If anyone expects to find a parish where the people, or the priest, are always in agreement with them, then they do not genuinely understand the world we live in. Disagreements arise in many places. When a married couple disagrees about something, they are supposed to work it out, not divorce. Areas of disagreement are not something to avoid; in fact, God sometimes allows disagreements to rise up precisely to test us and see if we will work them out like mature Catholics. This is one of the reasons why I am a strong advocate of permanent assignments for priests -- it forces people to work out their problems rather than just wait until the priest leaves. Those who assume, or at least look for, perfect agreement in a parish are always the quickest to demonize any and all who have a different perspective. This is the very opposite of the mature response which says "we need to do the hard work to resolve this".

Those who take a balanced perspective and know that we will not always agree on the non-essentials, are able to deal with things as they arise and move past them with joy and grace. This is because they realize that unless it is a definable sin (either Church law, or God's law) then we must "let it go" (Romans 14:1-12). They are the ones who behave humbly towards others because they know that all Catholics are sinners on the road to Heaven. They practice humility and charity in all things (like St. Augustine insisted upon when there are non-essential issues over which people disagree). They also find it easier to accept differences because they give everyone the benefit of the doubt about their actions and motives. I sit and hear confessions every week, and I still do not presume that I understand why people do what they do.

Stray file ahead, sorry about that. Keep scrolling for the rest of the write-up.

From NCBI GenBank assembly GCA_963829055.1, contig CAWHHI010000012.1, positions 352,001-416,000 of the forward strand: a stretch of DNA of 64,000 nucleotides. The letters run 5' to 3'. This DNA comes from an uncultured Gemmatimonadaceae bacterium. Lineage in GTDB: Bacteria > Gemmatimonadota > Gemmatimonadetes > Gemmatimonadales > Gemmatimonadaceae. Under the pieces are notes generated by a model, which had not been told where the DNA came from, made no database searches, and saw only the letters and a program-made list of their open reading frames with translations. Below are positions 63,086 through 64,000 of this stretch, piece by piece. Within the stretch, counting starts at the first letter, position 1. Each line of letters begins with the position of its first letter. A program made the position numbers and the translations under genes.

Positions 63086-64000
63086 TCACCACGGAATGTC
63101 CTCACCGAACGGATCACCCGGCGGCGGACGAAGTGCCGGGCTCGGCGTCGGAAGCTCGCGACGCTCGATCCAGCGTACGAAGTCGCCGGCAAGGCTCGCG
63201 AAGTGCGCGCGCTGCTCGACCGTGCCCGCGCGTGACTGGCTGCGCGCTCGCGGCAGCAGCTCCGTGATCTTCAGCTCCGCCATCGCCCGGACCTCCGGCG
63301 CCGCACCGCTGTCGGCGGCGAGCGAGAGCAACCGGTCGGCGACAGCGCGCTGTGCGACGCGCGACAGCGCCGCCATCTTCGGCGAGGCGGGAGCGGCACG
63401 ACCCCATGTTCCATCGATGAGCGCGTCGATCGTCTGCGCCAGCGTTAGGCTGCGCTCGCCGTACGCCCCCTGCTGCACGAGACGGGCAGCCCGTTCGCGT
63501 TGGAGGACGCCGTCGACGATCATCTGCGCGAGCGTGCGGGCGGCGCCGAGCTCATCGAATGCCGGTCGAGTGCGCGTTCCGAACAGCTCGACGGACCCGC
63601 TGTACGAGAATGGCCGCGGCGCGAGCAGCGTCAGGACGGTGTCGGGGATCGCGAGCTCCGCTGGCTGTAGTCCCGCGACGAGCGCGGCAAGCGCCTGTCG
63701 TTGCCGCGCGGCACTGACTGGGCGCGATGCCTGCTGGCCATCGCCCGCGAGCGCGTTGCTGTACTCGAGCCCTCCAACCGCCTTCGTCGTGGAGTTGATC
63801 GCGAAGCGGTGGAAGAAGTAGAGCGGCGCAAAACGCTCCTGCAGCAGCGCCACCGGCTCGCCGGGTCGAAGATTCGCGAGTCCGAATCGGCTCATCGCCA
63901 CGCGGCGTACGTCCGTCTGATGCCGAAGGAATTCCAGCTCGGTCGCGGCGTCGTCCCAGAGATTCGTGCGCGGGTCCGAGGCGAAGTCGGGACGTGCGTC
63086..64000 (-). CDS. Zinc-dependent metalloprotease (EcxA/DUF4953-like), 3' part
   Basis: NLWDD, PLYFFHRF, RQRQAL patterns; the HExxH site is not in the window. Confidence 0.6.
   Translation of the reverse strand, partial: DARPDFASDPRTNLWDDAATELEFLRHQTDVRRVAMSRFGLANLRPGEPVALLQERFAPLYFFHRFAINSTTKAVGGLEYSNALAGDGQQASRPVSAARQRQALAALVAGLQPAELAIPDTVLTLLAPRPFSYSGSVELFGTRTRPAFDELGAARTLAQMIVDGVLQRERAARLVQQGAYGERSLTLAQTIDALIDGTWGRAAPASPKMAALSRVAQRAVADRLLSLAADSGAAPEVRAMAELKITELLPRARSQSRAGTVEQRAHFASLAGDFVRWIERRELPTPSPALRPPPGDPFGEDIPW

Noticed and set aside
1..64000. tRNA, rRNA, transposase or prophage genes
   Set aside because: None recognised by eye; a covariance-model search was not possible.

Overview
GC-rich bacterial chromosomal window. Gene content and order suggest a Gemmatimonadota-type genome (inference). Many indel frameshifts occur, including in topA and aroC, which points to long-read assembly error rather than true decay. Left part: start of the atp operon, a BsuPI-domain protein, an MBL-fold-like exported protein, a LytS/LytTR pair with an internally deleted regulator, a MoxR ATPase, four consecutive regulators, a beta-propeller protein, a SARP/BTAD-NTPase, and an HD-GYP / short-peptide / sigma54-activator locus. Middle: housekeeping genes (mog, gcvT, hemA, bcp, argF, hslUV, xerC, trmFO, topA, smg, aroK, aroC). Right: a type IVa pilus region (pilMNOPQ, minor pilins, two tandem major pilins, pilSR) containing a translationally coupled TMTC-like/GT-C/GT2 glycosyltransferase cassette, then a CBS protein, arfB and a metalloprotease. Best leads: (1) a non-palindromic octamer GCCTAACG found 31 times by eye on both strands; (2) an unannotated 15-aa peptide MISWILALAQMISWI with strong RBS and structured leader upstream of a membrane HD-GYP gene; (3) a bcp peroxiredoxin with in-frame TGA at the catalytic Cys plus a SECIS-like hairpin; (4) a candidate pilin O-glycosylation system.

So then, what does your devotion to your parish look like? Is it "under devoted"? Then realize the danger you are in. Is it "over devoted"? Then you must realize the greater danger you are in. Is it balanced? Then do not become haughty, but seek to maintain humility in all things and ask the Lord to help you to stand fast for the good of other parishioners. Wherever you are, the Church is God's means to teach us how to serve Him, and if we are not devoted to the Church, and especially our own home parish, then our devotion to the Lord is in danger as well.

Friday, March 29, 2019

The Work of Restoration

In preparation for St. George's new Church building I bought an old statue of the Blessed Virgin with a grotto (about 4' high) to put out by the front entrance. It took a lot of cleaning and preparation to get to the point of repainting it, but it is coming together quite well. There is a certain excitement to it, since before purchasing this it was apparently sitting in a garage, merely forgotten. There is also something quite emotive about it. I am driven to ponder this work as a work of love that is seeking to help others better see the Virgin Mary and thereby see her Son the Redeemer.

As I have mentioned before, as a protestant I thought very little about Mother Mary. Now I think about her frequently, and (I have to admit) I often get emotional just thinking about her motherly love and care for me. In my work to restore this statue, I have been struck by the fact that I am now "caring" for her (in a sense). I am doing a work to make sure that she is noticed and remembered by everyone who comes to St. George. I cleaned the statue, and am now in the process of painting it in order to beautify it.

This is exactly what I am doing in my work for the Church as well. I am cleaning up the dirt, adding some beauty, and trying my best to show it to the world so that they can come to love the Lord better. A couple of my sons have been helping at various points and they too put in quite a bit of "elbow grease" so that we can bring this statue back to its proper glory. I can think of times when I have approached a statue of the Virgin and with a brief prayer have reached up to touch her feet. For me it is a sign of "childlike" love reaching out to our spiritual mother.